Monday, August 6, 2012

McCreath reviews 2014 Gay Games gender policy

Ok folks, the Gay Games 2014 gender policy might not be perfect, but it's a heck of a lot better than the 2003 Stockholm Consensus policy currently in place for the International Olympic Committee. Obviously, the issues here are to find a balance between respecting the dignity and identity of the athletes vs ensuring a fair competition. 

the IOC essentially requires the following:

- gonadectomy not less than 2 years prior to competing
- consistent hormone therapy within so-called normal ranges for not less than 2 years
- an independent medical review by IOC officials to ascertain that no competitive advantage exists
- full genital sex reassignment surgery performed
- sex/gender change legally recognized by government officials

Bottom line, the last 2 are totally unnecessary and have no barring on competition.

The gonadectomy is also NOT totally necessary to remove competitive advantage, nor is 2 years any particular type of magic number. as I have stated in this blog before, I was sufficiently disadvantaged within 1 year of hormones and just 6 months after gonadectomy.

As other trans activists have pointed out, this system also only addresses binary transsexuals and does not help resolve matters pertaining to transgender, non-op trans people, intersexxed, genderqueer, or cis athletes who have some sort of hormonal 'disorder'

So what the Gay Games have done to improve? well:

- full srs not necessary
- legal recognition of sex change not necessary
- gonadectomy not necessary

Right there, you've opened the door to include many athletes who do not have a competitive advantage, who would have been ineligible under IOC policy.

Furthermore, to quote:

- A participant may demonstrate his or her gender by providing proof in the form of a letter or certificate from the participant’s medical practitioner that he or she has been undergoing uninterrupted hormone treatment for at least one year unless there is a medical reason that may have resulted in short breaks from that treatment. Any breaks in treatment should be outlined in the medical practitioner’s letter;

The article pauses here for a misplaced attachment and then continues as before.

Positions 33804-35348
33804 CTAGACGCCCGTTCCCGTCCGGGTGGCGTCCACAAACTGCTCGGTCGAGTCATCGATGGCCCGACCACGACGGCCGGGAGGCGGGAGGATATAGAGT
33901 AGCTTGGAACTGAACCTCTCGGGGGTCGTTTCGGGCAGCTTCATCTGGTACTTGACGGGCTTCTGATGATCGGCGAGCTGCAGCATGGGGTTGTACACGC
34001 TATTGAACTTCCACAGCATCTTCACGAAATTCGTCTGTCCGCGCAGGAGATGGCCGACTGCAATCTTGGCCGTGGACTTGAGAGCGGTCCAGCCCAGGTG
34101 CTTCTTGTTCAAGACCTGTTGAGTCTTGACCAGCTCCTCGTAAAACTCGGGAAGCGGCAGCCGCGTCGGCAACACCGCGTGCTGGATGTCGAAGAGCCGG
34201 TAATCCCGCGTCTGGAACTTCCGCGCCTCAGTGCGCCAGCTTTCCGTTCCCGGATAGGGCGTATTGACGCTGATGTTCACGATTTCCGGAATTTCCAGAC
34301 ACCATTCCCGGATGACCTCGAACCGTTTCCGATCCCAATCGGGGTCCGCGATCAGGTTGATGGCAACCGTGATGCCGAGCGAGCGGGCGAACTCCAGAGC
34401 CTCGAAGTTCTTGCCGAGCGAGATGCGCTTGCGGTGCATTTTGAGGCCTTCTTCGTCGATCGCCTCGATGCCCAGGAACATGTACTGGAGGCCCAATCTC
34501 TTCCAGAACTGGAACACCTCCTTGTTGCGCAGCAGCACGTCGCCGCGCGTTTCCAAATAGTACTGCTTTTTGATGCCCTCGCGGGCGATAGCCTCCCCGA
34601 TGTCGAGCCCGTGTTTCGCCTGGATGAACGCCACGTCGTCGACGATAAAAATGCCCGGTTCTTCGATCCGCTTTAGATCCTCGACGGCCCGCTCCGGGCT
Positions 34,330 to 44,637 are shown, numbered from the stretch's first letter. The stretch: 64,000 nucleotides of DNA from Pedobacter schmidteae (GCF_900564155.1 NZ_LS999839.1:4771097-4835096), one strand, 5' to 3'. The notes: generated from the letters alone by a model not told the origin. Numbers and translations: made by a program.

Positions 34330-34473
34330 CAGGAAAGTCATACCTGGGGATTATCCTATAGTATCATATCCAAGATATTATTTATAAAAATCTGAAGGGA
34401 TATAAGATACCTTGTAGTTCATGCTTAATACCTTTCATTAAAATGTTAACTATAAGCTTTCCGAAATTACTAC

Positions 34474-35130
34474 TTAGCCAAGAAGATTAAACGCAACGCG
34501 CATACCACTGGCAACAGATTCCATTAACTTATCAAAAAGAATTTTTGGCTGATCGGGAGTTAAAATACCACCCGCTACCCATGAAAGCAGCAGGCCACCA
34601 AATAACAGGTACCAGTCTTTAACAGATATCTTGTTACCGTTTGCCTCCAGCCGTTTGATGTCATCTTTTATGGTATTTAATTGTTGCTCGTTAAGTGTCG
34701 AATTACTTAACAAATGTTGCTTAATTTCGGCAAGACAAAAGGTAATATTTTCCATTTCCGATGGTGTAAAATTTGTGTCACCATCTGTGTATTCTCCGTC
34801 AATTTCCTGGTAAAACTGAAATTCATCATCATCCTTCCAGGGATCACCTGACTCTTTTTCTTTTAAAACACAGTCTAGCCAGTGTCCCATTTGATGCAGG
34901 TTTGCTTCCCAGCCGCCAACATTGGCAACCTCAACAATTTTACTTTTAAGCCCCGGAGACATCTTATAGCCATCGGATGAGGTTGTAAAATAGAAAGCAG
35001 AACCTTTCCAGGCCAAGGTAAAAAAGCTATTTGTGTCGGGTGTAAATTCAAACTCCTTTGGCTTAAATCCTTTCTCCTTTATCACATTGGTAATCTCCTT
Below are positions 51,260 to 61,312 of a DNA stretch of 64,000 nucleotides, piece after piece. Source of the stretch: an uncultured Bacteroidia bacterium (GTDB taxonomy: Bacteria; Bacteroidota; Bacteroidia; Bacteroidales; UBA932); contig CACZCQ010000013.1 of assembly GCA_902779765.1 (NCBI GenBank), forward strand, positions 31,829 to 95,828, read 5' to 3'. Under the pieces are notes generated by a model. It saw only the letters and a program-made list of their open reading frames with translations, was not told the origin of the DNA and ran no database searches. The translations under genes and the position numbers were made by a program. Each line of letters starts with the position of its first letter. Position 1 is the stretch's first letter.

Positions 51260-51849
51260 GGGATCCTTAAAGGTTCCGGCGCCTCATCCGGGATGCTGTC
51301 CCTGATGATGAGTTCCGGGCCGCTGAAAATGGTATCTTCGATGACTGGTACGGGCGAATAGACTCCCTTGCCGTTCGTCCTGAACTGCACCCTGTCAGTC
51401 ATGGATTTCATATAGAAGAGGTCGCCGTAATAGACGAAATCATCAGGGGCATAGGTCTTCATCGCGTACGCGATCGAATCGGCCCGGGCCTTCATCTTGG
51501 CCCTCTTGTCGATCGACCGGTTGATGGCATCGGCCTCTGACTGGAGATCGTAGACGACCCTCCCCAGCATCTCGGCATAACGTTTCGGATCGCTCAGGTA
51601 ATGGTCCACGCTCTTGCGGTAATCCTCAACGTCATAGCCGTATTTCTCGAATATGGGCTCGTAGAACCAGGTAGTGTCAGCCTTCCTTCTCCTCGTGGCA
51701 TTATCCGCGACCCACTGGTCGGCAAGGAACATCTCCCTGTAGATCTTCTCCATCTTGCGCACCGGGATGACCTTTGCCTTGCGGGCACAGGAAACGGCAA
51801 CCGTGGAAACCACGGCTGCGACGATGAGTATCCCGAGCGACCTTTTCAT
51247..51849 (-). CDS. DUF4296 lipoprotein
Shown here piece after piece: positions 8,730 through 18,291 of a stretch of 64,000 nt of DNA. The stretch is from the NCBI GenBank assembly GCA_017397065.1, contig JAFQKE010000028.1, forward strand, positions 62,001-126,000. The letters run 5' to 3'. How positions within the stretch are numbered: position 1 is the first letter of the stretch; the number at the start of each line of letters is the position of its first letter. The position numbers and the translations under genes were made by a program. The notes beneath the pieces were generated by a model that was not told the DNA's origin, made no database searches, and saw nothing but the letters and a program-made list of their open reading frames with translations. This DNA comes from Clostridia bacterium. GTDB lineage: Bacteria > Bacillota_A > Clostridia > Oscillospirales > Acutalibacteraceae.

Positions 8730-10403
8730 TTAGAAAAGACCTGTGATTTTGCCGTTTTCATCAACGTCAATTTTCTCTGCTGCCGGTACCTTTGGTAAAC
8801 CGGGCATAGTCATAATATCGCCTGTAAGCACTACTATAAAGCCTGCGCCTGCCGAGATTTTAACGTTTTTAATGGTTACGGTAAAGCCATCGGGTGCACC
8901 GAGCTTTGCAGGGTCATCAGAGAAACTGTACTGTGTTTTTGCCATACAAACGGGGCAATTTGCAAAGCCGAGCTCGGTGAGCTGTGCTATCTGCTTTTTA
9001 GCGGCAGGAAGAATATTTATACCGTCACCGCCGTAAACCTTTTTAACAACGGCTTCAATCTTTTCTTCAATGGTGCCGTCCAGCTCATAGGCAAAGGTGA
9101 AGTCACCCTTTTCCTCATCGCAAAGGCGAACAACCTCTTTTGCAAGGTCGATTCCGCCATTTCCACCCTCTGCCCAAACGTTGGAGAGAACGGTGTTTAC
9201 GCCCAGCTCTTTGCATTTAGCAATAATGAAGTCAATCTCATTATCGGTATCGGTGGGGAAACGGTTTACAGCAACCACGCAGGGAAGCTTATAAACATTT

- A participant may demonstrate his or her gender by providing documentation that he or she has been living as the chosen gender for at least two years. Proof may be provided by legal documents such as a driver’s license; evidence of employment as the chosen or self-identified gender; substantive personal letters, testimonials or statutory declarations; bank or brokerage accounts; or property-related documents such as leases, property titles, etc. The final decision about the participant’s gender status will be within the sole discretion of Gay Games 9., they are letting folks participate with one year of hormones, instead of two, which i think is more than reasonable.

Furthermore, they are also accepting trans people in the female category who have had absolutely no hormonal intervention, so long as they can demonstrate that they have been living life full time in the woman gender role for two years. this actually does open the door to problems. a male full of testosterone who is simply wearing women's clothing and has undergone a legal name change, does indeed have a competitive advantage!

However, having said that, I think the chances are very slim that one would show up using this policy without at least having started hormones. and if not, you know what? I don't care.... competitive advantage or not, I'd rather allow these transwomen to compete as females, rather than force them to compete as males, or not attend at all. Furthermore, there could be other medical reasons for why they can't take hormones, hence, perhaps a disadvantage.

I still think the 3rd category is a fair and reasonable compromise. then again, not all athletes want to be outed as trans, and for that, I can see why most would like to fit into the male/female binary - and be specifically fitted into their desired sex category.

So who's being left out? who's at an unfair advantage? Well, I'm sure there may be someone coming forward with a complaint - not much dissimilar to how I came forward to IGLA in 2008, but I honestly think the Gay Games have done a great job, not only with this policy, but with the fact that they were very open and inclusive of obtaining feedback from all athletes, into this process.

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